This is a great read from a very respected surgeon. As a physician myself, I've always enjoyed reading books by physicians. Dr. Gawande has emerged as quite possibly the most reasonable, insightful, and even poetic of all physician writers. This book is a great read for anyone interested in the ethics of being a surgeon. Dr. Gawande's other books are also interesting reads, especially for doctors. Other books by surgeons I highly recommend are Dr. Anthony Youn's "In Stitches," which is his absolutely hilarious and heartwarming story of becoming a doctor, and "Hot Lights Cold Steel" by orthopedic surgeon Dr. Michael Collins. These are geared towards a general audience and very worthwhile reads.
MaestraD More than 1 year ago
I loved this book. At times, it felt like I was reading an episode of my favorite T.V. program, Grey's Anatomy. I am not in the medical profession but Dr. Gawande writes so well that his explanations and storytelling are easy to read and follow.
DocT More than 1 year ago
Written very well, not quite as good as his other book 'Better', but still very good.
Anonymous More than 1 year ago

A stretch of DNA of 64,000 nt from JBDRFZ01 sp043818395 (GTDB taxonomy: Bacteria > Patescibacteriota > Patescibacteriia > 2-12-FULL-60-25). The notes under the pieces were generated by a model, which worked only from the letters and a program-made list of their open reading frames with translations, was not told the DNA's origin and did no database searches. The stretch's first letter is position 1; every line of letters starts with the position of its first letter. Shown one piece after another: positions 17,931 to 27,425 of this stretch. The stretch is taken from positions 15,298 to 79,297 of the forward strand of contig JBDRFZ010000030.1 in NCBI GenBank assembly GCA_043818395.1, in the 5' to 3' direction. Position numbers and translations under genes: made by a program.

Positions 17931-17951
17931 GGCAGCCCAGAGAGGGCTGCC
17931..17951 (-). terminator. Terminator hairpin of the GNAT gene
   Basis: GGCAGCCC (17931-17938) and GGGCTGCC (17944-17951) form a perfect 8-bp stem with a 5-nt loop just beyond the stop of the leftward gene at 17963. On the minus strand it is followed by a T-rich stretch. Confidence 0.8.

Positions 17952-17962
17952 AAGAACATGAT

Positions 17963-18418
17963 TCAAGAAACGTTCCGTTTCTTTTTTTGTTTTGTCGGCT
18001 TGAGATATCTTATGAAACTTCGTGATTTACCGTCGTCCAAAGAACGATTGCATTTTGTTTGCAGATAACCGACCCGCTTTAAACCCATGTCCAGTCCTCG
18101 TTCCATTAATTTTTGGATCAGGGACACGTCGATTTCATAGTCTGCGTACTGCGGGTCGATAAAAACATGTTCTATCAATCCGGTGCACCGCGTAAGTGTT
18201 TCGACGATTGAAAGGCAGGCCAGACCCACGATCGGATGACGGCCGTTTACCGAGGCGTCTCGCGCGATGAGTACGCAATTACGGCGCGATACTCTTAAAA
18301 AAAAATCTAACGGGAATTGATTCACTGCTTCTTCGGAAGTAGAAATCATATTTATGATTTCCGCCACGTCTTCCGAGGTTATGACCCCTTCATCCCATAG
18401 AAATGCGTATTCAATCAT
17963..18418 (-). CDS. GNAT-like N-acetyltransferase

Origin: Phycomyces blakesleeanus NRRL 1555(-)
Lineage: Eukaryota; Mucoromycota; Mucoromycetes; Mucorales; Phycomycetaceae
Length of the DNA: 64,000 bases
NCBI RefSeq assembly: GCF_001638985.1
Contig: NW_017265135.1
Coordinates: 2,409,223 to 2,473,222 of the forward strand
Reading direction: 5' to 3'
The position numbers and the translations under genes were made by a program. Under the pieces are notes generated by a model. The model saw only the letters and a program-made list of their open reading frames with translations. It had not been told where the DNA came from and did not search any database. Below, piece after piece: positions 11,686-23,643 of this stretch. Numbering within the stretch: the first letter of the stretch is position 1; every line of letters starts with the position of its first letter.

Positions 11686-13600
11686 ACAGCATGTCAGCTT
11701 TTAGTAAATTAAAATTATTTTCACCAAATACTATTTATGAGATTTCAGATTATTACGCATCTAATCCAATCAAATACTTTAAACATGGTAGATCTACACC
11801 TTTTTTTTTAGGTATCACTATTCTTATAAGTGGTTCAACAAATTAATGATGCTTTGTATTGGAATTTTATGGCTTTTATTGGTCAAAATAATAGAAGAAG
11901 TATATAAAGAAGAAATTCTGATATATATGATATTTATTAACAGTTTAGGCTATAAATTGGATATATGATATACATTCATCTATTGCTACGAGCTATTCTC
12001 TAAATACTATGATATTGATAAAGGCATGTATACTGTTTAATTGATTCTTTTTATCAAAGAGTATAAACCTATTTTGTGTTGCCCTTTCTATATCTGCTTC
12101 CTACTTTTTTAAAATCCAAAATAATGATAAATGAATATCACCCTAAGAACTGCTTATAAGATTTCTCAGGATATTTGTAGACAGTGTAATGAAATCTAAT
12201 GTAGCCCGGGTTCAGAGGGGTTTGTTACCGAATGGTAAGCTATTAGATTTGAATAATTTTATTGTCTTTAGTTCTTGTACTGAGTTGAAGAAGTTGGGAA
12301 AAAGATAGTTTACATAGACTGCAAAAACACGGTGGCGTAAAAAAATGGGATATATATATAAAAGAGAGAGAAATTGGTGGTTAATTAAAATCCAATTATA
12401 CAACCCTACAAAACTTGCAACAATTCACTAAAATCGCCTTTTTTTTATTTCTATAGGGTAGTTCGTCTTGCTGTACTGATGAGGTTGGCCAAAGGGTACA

I love to read memoirs and this was one that I couldn't put down. I want to read all of his books.
photodoc More than 1 year ago
Atul Gawande is a great writer and some of his stories are really page-turners, especially the last one about the patient with flesh-eating bacteria. He brings to his readers an in-depth understanding of what surgical residents go through during their training. Anyone who has ever been or ever will be (that is all of us) a patient should read this book.
Anonymous More than 1 year ago
What an incredible look into both the expertise and fallibility of surgeons. The larger application is that we all need to aspire to learn as much as possible about our own areas of interest or professional endeavors, but in the final analysis we must trust our intuition. While reading Dr. Ben Carson's "Gifted Hands," I notice how often he prays and actually senses or truly knows God's leading. With both authors, there is a keen awareness of human imperfection.
Anonymous More than 1 year ago
GarycUT More than 1 year ago
Very good. Easy writing style, many new concepts, many chuckles also. Still biased as a surgeon, but tells many incidents from real life. Wish my doctor would read it.
Anonymous 25 days ago
Relatable, readable, disturbing in that how much we don't know. And how much faith we put in others. I have often told anyone who would listen. Never go to the Doctor's office or hospital alone. You need an advocate.
chellerystick on LibraryThing 8 months ago